IT APPEARS the ruling National Democratic Congress (NDC) will be doling out more of the Ghanaian taxpayer’s money to Construction Pioneers (CP) in addition to the whopping €94million the Mills administration controversially presented to the construction firm as judgment debt, as the Ghana Television failed to give live coverage of the Public Accounts Committee (PAC) of Parliament sitting yesterday.
The Attorney-General and Minister of Justice, Dr. Benjamin Kunbuor, said government had defaulted in its own payment schedule of the €94million to CP, and therefore might be compelled to pay more cash to the construction firm.
Dr. Kunbuor told members of the Public Accounts Committee (PAC) that there could be more financial loss to the state through another judgment debt as government had failed to pay the March 2012 installment.
Government had, in a negotiated settlement spearheaded by former Attorney-General Betty Mould-Iddrisu in March 2010, agreed to pay CP an amount of €94,000,000 for alleged wrongful abrogation of some contracts by the State in 2003.
Subsequently, a payment schedule was further approved by the former Attorney-General for the settlement of a remaining amount of €80million by the end of June 2012 after she had authorized the payment of €14million to the construction firm as part payment of the negotiated settlement claims of the €94million.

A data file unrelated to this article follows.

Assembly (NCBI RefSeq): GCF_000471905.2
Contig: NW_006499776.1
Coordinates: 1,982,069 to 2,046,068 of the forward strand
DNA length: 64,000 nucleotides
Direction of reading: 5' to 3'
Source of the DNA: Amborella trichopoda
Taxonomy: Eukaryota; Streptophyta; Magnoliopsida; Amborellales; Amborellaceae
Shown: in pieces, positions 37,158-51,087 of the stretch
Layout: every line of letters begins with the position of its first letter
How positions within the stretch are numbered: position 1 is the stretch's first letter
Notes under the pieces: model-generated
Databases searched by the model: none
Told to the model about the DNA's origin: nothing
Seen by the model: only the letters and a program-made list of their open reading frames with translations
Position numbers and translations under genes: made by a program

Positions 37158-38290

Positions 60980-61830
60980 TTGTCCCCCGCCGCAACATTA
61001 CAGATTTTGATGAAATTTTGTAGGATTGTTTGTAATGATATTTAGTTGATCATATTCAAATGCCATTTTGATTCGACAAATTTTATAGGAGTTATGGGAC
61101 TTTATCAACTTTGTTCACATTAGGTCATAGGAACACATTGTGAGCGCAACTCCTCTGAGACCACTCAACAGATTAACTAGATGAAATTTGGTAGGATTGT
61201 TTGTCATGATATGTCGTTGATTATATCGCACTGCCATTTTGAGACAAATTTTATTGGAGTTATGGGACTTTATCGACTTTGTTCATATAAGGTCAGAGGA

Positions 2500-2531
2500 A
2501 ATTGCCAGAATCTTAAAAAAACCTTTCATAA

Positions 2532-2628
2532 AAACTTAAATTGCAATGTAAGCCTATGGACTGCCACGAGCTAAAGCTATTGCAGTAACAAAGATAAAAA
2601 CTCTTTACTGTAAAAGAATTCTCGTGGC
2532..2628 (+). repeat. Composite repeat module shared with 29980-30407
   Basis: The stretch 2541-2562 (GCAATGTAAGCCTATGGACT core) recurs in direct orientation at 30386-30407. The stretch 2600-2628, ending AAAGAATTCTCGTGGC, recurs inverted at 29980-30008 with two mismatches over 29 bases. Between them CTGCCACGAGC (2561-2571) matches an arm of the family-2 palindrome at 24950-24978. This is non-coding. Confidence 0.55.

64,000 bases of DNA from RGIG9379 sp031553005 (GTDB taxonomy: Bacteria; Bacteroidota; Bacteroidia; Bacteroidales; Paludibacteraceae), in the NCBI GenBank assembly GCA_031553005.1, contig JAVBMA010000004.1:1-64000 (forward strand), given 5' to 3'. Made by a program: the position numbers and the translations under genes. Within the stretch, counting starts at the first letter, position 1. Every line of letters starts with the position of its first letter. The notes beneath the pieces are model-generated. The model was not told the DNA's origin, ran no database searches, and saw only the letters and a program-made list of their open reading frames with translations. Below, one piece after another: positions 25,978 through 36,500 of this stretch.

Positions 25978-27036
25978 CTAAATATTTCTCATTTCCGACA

According to Dr. Kunbuor, government failed to pay the installment for March because the matter was before the Parliamentary committee.
He said he wrote a letter to the PAC to find out whether payment of the installment could affect the matter before the committee, but unfortunately he did not receive any response.
The Attorney-General indicated that government did not pay the money because it feared such a move could be prejudicial to the matter before the committee.
But the PAC chairman, Albert Kan-Dapaah, pointed out that payment of the whole amount to CP was a government decision which did not concern the parliamentary committee.
“The Public Accounts Committee of Parliament cannot take decisions for government and if government wants to make any payment, it will not take instructions from this committee. It is entirely up to government to decide whether to pay the money or not”, Mr. Kan-Dapaah emphasised.
Meanwhile, the anticipated banter between PAC members and Dr. Kunbuor over the main saga of the controversial €94million could not come on yesterday.
The PAC had to suspend hearing on the matter following the failure by the State broadcaster, Ghana Television, to provide live coverage of proceedings.
Mr. Kan-Dapaah announced they could not proceed with the hearing because GTV was not ready to telecast the hearing live contrary to a standing agreement with the national broadcaster.
According to him, the issues pertaining to the CP settlement saga were of gargantuan national interest, which ought to be shown live to Ghanaians.
Indeed, the GTV had covered all the previous 18 sittings live and it was not immediately clear why it failed to provide coverage for yesterday’s public hearing.
The Attorney-General had appeared before the Committee to further explain the circumstance under which the government paid €94million to CP, as the whole settlement agreement had been shrouded in some secrecy.
Source: Awudu Mahama, D-Guide
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